The values of the last two environment variables for the second instance will be swapped as following:


export LOCAL_PRIVATE_IP="172.31.14.92"
export NODE_PRIVATE_IP="172.31.37.48"

Now we will make changes in elasticsearch.yml to specify the cluster name and private IPs of the ES cluster nodes


sudo sed -i "s|#cluster.name: my-application|cluster.name: $CLUSTER_NAME|" /etc/elasticsearch/elasticsearch.yml

sudo sed -i "s|#network.host: 192.168.0.1|network.host: $LOCAL_PRIVATE_IP|" /etc/elasticsearch/elasticsearch.yml

sudo sed -i "s|#discovery.zen.ping.unicast.hosts: \[\"host1\", \"host2\"\]|discovery.zen.ping.unicast.hosts: \[\"$LOCAL_PRIVATE_IP\", \"$NODE_PRIVATE_IP\"\]|" /etc/elasticsearch/elasticsearch.yml

Step 5 -> Starting elasticsearch

Start elasticsearch on both the instances using following command :


sudo service elasticsearch start

es_success

In case Elastic search does not start and give a error message as follows :
(May happen as t2.micro instance comes with quite less RAM, unlikely to happen with bigger instances)

error_es

Try emptying the buffers cache using following commands and then start elasticsearch


sudo sh -c 'echo 1 >/proc/sys/vm/drop_caches'
sudo sh -c 'echo 2 >/proc/sys/vm/drop_caches'
sudo sh -c 'echo 3 >/proc/sys/vm/drop_caches'

Step 6 -> Verifying elasticsearch cluster with 2 nodes

Hit following curl command to verify your clusters health


curl -XGET "http://$LOCAL_PRIVATE_IP:9200/_cluster/health?pretty"

final_es_cluster

The field “number_of_nodes” : 2 shows that a ES cluster with 2 nodes is been created.
Accordingly alter the security group of the cluster to make it visible according to your need.

Hope the blog helps, please leave your questions in the comments below.


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This entry was posted in AWS, Elasticsearch, Scala. Bookmark the permalink.

3 Responses to Deploying a 2 node Elasticsearch cluster on ec2 instance.

  1. Aegrotatio says:

    You need three nodes, not two, for a proper cluster. The third can just be a non-data node (arbiter). Without this you can’t get quorum and the health of your cluster will always be yellow.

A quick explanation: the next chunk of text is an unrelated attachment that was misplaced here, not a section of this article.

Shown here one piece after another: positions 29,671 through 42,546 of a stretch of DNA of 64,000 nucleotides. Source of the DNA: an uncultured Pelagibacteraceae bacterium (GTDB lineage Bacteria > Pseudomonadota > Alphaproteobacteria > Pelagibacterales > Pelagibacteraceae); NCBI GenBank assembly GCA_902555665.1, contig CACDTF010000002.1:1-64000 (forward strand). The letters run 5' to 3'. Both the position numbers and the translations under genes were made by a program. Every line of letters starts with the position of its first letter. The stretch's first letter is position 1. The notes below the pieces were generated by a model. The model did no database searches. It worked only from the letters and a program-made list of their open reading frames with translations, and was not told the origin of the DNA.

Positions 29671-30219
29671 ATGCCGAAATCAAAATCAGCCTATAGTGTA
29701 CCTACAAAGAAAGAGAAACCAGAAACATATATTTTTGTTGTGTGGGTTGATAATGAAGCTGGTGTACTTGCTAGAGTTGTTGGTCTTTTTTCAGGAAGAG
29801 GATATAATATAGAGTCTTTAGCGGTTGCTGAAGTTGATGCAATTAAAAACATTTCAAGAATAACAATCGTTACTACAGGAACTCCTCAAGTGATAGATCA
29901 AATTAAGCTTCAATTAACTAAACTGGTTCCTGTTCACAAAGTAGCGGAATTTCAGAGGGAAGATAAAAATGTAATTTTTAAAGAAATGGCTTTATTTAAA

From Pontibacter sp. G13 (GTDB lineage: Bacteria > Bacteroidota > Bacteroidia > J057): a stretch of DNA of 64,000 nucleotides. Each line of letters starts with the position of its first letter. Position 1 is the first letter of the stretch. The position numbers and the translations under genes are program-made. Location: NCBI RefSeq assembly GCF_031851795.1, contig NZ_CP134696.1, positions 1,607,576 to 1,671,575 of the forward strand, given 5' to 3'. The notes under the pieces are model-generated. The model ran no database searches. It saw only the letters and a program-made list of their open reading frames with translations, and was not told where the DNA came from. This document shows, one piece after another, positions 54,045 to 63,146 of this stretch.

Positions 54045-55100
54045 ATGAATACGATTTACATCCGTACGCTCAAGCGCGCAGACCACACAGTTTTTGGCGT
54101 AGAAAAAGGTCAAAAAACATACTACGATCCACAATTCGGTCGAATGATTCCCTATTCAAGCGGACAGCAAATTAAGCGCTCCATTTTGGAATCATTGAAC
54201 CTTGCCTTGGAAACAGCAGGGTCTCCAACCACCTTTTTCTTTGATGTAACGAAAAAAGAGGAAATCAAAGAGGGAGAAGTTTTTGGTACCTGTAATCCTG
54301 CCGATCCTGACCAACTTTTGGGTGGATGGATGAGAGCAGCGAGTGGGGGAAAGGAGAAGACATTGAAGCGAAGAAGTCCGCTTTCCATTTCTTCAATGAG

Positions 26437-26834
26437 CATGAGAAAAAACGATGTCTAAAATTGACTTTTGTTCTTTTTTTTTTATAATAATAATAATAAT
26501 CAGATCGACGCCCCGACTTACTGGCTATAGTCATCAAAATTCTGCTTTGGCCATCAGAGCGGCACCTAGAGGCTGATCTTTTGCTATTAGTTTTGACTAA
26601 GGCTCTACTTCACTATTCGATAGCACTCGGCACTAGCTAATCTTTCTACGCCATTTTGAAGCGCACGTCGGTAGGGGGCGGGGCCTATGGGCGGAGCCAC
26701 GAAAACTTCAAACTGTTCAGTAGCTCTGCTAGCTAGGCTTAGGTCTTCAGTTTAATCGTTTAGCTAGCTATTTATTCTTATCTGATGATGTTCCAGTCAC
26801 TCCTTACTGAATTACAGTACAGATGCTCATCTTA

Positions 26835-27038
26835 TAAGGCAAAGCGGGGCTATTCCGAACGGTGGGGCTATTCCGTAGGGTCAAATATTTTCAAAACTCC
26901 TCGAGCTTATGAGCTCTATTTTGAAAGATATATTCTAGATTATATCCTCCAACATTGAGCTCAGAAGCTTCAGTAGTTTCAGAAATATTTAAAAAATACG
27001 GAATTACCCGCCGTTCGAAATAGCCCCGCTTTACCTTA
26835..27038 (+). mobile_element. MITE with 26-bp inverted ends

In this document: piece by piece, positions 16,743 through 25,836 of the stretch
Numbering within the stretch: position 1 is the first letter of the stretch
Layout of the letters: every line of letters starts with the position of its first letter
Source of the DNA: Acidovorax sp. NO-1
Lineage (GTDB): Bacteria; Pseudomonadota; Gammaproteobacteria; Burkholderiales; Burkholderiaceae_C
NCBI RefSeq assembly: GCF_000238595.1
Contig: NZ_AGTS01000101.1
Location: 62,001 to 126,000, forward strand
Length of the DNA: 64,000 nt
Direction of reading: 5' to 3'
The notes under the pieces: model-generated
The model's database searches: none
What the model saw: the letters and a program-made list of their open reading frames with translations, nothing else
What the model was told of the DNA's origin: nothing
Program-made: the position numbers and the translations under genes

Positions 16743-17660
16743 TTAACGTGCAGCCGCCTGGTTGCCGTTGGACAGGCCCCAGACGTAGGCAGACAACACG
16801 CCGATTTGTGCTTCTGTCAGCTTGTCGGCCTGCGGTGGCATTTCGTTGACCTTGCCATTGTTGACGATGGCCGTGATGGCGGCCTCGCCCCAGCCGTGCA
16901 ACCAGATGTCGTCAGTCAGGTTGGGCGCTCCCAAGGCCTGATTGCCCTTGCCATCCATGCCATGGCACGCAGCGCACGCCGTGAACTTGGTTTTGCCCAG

• Hey,
      In this case of 2 node cluster, ‘discovery.zen.minimum_master_nodes’ property in ‘elasticsearch.yml’ set to default value of 1, due to which the cluster would be prone to ‘split brains’ problem, a condition with the existence of two masters in a single cluster. And this happens when the nodes of the cluster cant communicate with each other maybe due to temporary network issue or short span failure of one node out of two and thus cause data integration problem (due to creation of multiple masters) thus affecting health of the cluster. But for cluster health to be yellow, split brain problem must be encountered once I guess and until that the state remains to be green as you can check in the screenshot where I hit a curl to check the status of the cluster and its green.
      To make a 2 node cluster less prone to ‘split brains’, we could set ‘discovery.zen.minimum_master_nodes’ property to 2 (According to quorum is 2/2+1 which is 2). By doing this, whenever one of the node of cluster goes down, elastic search cluster on the whole will go down since 2 masters must be available for the cluster to sustain thus resolving the problem of inconsistency but introducing the problem of unavailability.
      Talking about quorum, it says that for a cluster to be consistent and healthy, it would need minimum masters to be 2/2+1 which is 2 but since we have only 1 minimum master(default) it makes our cluster prone to split brains.
      Hence I agree that 3 node cluster with ‘discovery.zen.minimum_master_nodes’ set to 2 would be more optimal as it will reduce the chance of ‘split brain’ but it would not be correct to say that a 2 node cluster will always have a yellow health.

  2. Pingback: Deploying a 2 node Elasticsearch cluster on ec2 instance. | Ace Infoway